If you want to learn the 4 pillars of music theory that every songwriter needs to know, go check out my free guide on music theory. 


Reason 3: You Aren’t Using The Right Tools

Instrument Tools

A craftsman makes their tools, the tools don’t make the craftsman.

But a craftsman with just a hammer is probably not going to do as well as a craftsman with all kinds of different tools. 

Because a hammer is specifically very good at hammering nails. It’s not so good at sawing wood or drilling holes. 

We need to think through our songwriting tools the same way. 

Maybe you always use the same tools for the same process, never asking if you would get a more creative result from utilizing different tools. 

Maybe you write all your songs by writing a chord progression with your guitar and then singing a melody over that. 

But, maybe you aren’t a very good guitarist yet. You only know the basic open chords and power chords. No one is asking you to shred any solos. 

But you might have played trumpet in high school. What if you wrote a melody with your trumpet first and then figured out the chord progression?

You might write a better melody with your trumpet than you would your voice. Simply because the trumpet is built for melody (unlike your guitar), and you’re a better trumpeter than you are a vocalist.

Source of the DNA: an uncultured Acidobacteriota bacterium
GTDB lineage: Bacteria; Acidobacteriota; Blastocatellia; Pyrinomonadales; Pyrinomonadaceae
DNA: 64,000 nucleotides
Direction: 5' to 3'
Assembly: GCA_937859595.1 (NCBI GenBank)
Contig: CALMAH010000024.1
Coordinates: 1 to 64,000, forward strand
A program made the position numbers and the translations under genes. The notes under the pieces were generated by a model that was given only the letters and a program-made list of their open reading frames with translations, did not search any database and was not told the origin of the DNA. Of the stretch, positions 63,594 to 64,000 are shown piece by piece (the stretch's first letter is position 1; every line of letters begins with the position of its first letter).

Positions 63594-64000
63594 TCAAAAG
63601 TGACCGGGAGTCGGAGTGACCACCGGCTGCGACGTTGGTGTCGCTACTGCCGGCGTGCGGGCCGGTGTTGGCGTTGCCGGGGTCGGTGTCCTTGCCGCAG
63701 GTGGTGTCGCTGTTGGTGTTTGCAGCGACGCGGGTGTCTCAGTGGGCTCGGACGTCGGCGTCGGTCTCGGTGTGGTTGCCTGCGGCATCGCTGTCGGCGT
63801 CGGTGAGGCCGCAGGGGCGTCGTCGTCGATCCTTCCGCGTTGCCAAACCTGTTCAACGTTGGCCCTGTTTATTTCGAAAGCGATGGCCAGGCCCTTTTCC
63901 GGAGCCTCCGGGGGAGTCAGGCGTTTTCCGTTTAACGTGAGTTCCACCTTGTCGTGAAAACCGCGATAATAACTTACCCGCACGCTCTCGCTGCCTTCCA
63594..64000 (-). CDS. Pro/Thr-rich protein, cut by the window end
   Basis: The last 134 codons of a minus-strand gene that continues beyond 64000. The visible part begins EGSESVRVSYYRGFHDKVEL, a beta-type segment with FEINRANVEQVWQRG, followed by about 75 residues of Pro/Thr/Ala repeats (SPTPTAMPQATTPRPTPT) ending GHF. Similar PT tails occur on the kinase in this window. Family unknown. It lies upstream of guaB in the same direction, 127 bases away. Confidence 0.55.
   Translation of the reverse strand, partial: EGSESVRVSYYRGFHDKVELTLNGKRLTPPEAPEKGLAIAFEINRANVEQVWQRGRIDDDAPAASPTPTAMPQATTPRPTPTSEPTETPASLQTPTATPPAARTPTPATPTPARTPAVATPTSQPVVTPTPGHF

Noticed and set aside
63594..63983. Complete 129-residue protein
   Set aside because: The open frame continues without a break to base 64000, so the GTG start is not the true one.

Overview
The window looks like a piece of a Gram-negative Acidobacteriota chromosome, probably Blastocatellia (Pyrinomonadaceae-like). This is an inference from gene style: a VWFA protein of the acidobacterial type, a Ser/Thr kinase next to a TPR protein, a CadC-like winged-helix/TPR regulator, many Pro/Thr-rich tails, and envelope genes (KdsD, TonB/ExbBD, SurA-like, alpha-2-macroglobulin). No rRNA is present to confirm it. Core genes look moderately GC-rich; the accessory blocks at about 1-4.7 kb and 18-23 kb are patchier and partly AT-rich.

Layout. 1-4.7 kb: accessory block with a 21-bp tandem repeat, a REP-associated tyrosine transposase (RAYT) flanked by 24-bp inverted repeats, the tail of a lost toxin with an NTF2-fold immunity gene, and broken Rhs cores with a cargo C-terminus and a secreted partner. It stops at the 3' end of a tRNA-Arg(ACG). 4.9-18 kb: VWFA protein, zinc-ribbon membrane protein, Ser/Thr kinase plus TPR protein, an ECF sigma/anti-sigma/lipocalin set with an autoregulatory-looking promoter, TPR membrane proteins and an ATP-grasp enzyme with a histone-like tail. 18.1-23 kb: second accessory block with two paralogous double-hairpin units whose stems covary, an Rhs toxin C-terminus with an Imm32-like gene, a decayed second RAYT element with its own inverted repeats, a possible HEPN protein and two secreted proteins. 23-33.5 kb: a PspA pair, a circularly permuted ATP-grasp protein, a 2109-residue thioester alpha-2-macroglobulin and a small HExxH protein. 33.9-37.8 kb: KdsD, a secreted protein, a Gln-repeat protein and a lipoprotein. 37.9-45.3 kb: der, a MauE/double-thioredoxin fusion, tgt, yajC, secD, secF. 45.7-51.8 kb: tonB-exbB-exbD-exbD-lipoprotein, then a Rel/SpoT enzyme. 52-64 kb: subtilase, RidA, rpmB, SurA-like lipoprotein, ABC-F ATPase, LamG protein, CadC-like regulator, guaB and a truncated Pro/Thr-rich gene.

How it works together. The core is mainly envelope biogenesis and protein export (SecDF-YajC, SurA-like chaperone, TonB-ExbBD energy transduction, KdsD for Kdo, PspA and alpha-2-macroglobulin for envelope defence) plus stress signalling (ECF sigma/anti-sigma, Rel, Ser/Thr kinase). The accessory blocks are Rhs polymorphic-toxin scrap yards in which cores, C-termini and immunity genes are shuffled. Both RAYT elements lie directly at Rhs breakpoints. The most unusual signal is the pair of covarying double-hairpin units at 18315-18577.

Even if you’re better at writing vocal melodies by singing them, trying out the trumpet for melody writing might result in very different and cool results. 

The piano is going to be a strong choice for writing melodies and chords to go with them. Guitar is a strong choice for writing chords and rhythms. Flute would be a strong choice for melody writing, while ukulele would be a strong choice for chords and rhythms. 


Technology Tools

We live in the 21st century. This gives us a ton of options to use technology to help us write music.

For lyrics, is fantastic for finding words that rhyme. If you want to rhyme “light” with something other than “night”, this is the place to go. 

I find to be another massively useful tool. Specifically when I’m utilizing my iterative lyric editing process, this is a great way to level up your lyrics. 

“Good”, “Bad”, “Sad”, “Love”, and “Happy” are all examples of vague words. We’d often rather have words like “Marvelous”, “Dreadful”, “Somber”, “Cherish”, and “Delighted”. is the best way to level up your words from vague to vivid.

On the musical side, utilizing recording software can be a huge benefit to your songwriting. 

A songwriting difficulty can be writing a melody that matches the music you have. You might have come up with a cool guitar riff, but you find it hard to sing while playing along. 

This can make it incredibly difficult to write a melody that fits well with the riff. 

Good thing you can record the riff to your computer (or even your phone), play it on repeat, and then focus all of your energy on writing your melody. 

You can also continue to layer more instrument parts by figuring out one at a time, recording it, and continuing to build out your song. Eventually, you’ll be listening to a bunch of parts all playing together, figuring out that final piece of your arrangement. 

If you want the recording software I use, go check out Reaper. It’s completely free to use and limitation free forever, and the license is just $60.